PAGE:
Learn to Create D3.js Data Visualizations by Example

Mark Brown
Mark Brown

This article was peer reviewed by Michaela Lehr and Tim Severien. Thanks to all of SitePoint’s peer reviewers for making SitePoint content the best it can be!

D3.js is a JavaScript library for manipulating documents based on data. D3 helps you bring data to life using HTML, SVG, and CSS.

There are only three JavaScript libraries that I would suggest every web developer should learn: jQuery, Underscore and D3. These are libraries that allow you to think about code in new ways: jQuery allows you to write less and do more with the DOM, Underscore (or lodash) gives you functional tools for changing the way you write programs and D3 gives you a rich tool-set for data manipulation and graphics programming. If you’re unfamiliar with D3 please take a moment to look at the impressive gallery of examples to see what can be done with it.

This aint’ your daddy’s charting library.

William Playfair invented the bar, line and area charts in 1786 and the pie chart in 1801. Today, these are still the primary ways that most data sets are presented. Now, these charts are excellent but D3 gives you the tools and the flexibility to make unique data visualizations for the web, your creativity is the only limiting factor.

D3 is an extremely flexible low-level visualization library with a jQuery-like API for mapping data to HTML and SVG documents. It contains a wealth of helpful mathematical functions for data transformation and physics calculations, although most of it’s power comes from manipulating geometries and paths in SVG.

This article aims to give you a high level overview of D3’s capabilities, in each example you’ll be able to see the input data, transformation and the output document. Rather than explaining what every function does I’ll show you the code and you should be able to get a rough understanding of how things work. I’ll only dig into details for the most important concepts, Scales and Selections.

A Bar Chart

A basic bar chart
See the codepen

I promised you more than William Playfair’s charts but making the humble bar chart with HTML is one of the easiest ways to understand how D3 transforms data into a document. Here’s what that looks like:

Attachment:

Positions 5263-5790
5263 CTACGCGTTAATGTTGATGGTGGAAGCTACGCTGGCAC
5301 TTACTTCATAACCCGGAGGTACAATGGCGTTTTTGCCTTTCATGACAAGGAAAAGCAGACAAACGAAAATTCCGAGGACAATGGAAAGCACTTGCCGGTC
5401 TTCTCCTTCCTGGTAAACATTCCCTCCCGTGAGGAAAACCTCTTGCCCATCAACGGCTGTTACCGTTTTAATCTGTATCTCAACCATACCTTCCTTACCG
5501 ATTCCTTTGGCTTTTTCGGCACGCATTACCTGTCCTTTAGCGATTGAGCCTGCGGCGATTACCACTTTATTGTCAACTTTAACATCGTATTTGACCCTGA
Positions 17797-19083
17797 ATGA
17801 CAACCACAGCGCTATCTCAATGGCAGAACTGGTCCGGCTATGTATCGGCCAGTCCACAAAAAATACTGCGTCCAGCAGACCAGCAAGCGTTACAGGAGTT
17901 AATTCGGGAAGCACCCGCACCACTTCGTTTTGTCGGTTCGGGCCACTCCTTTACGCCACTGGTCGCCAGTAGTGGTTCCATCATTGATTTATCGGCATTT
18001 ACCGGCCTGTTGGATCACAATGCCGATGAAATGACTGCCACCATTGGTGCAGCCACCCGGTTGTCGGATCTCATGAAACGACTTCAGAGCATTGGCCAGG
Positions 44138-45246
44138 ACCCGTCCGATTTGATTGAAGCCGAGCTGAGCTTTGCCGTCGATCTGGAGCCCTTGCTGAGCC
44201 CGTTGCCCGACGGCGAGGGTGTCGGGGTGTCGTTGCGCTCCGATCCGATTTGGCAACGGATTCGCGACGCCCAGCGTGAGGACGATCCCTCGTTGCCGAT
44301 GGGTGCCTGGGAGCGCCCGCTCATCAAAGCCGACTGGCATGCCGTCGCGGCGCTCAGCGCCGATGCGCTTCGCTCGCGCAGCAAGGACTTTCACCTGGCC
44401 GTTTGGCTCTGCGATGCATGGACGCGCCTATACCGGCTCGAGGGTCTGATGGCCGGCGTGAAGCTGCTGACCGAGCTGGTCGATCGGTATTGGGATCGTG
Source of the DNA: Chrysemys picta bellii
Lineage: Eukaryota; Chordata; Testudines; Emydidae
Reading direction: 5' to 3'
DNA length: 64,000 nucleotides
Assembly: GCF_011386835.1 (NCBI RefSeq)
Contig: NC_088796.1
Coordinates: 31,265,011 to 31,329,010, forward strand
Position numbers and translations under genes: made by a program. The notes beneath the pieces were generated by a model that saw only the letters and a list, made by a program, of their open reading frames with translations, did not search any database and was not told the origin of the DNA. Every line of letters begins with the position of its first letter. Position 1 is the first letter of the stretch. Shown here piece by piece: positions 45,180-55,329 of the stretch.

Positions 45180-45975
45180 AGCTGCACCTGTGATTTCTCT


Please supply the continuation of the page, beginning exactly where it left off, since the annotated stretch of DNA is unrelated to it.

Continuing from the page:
.data([4, 8, 15, 16, 23, 42])
  .style("height", (d)=> d + "px")

The selectAll function returns a D3 “selection”: an array of elements that get created when we enter and append a div for each data point.

This code maps the input data [4, 8, 15, 16, 23, 42] to this output HTML.

<div id="chart">
  <div style="height: 4px;"></div>
  <div style="height: 8px;"></div>
  <div style="height: 15px;"></div>
  <div style="height: 16px;"></div>
  <div style="height: 23px;"></div>
  <div style="height: 42px;"></div>

All of the style properties that don’t change can go in the CSS.

#chart div {
  display: inline-block;
  background: #4285F4;
  width: 20px;
  margin-right: 3px;

GitHub’s Contribution Chart

With a few lines of extra code we can convert the bar chart above to a contribution chart similar to Github’s.

A GitHub-style contribution chart
See the codepen

Rather than setting a height based on the data’s value we can set a background-color instead.

const colorMap = d3.interpolateRgb(

  .data([.2, .4, 0, 0, .13, .92])
  .style("background-color", (d)=> {
    return d == 0 ? '#eee' : colorMap(d)

The colorMap function takes an input value between 0 and 1 and returns a color along the gradient of colors between the two we provide. Interpolation is a key tool in graphics programming and animation, we’ll see more examples of it later.

An SVG Primer

Much of D3’s power comes from the fact that it works with SVG, which contains tags for drawing 2D graphics like circles, polygons, paths and text.

A collection of shapes and text

<svg width="200" height="200">
  <circle fill="#3E5693" cx="50" cy="120" r="20" />
  <text x="100" y="100">Hello SVG!</text>
  <path d="M100,10L150,70L50,70Z" fill="#BEDBC3" stroke="#539E91" stroke-width="3">

The code above draws:

  • A circle at 50,120 with a radius of 20
  • The text “Hello SVG!” at 100,100
  • A triangle with a 3px border, the d attribute has the following instructions
    • Move to 100,10
    • Line to 150,70
    • Line to 50,70
    • Close path(Z)

<path> is the most powerful element in SVG.


Labeled circles showing sales by time of day
See the codepen

The data sets in the previous examples have been a simple array of numbers, D3 can work with more complex types too.

const data = [{
  label: "7am",
  sales: 20
  label: "8am",
  sales: 12
}, {
  label: "9am",
  sales: 8
}, {
  label: "10am",
  sales: 27

For each point of data we will append a <g>(group) element to the #chart and append <circle> and <text> elements to each with properties from our objects.

const g = d3.select('#chart')
  .attr('cy', 40)
  .attr('cx', (d, i)=> (i+1) * 50)
  .attr('r', (d)=> d.sales)
  .attr('y', 90)
  .attr('x', (d, i)=> (i+1) * 50)
  .text((d)=> d.label)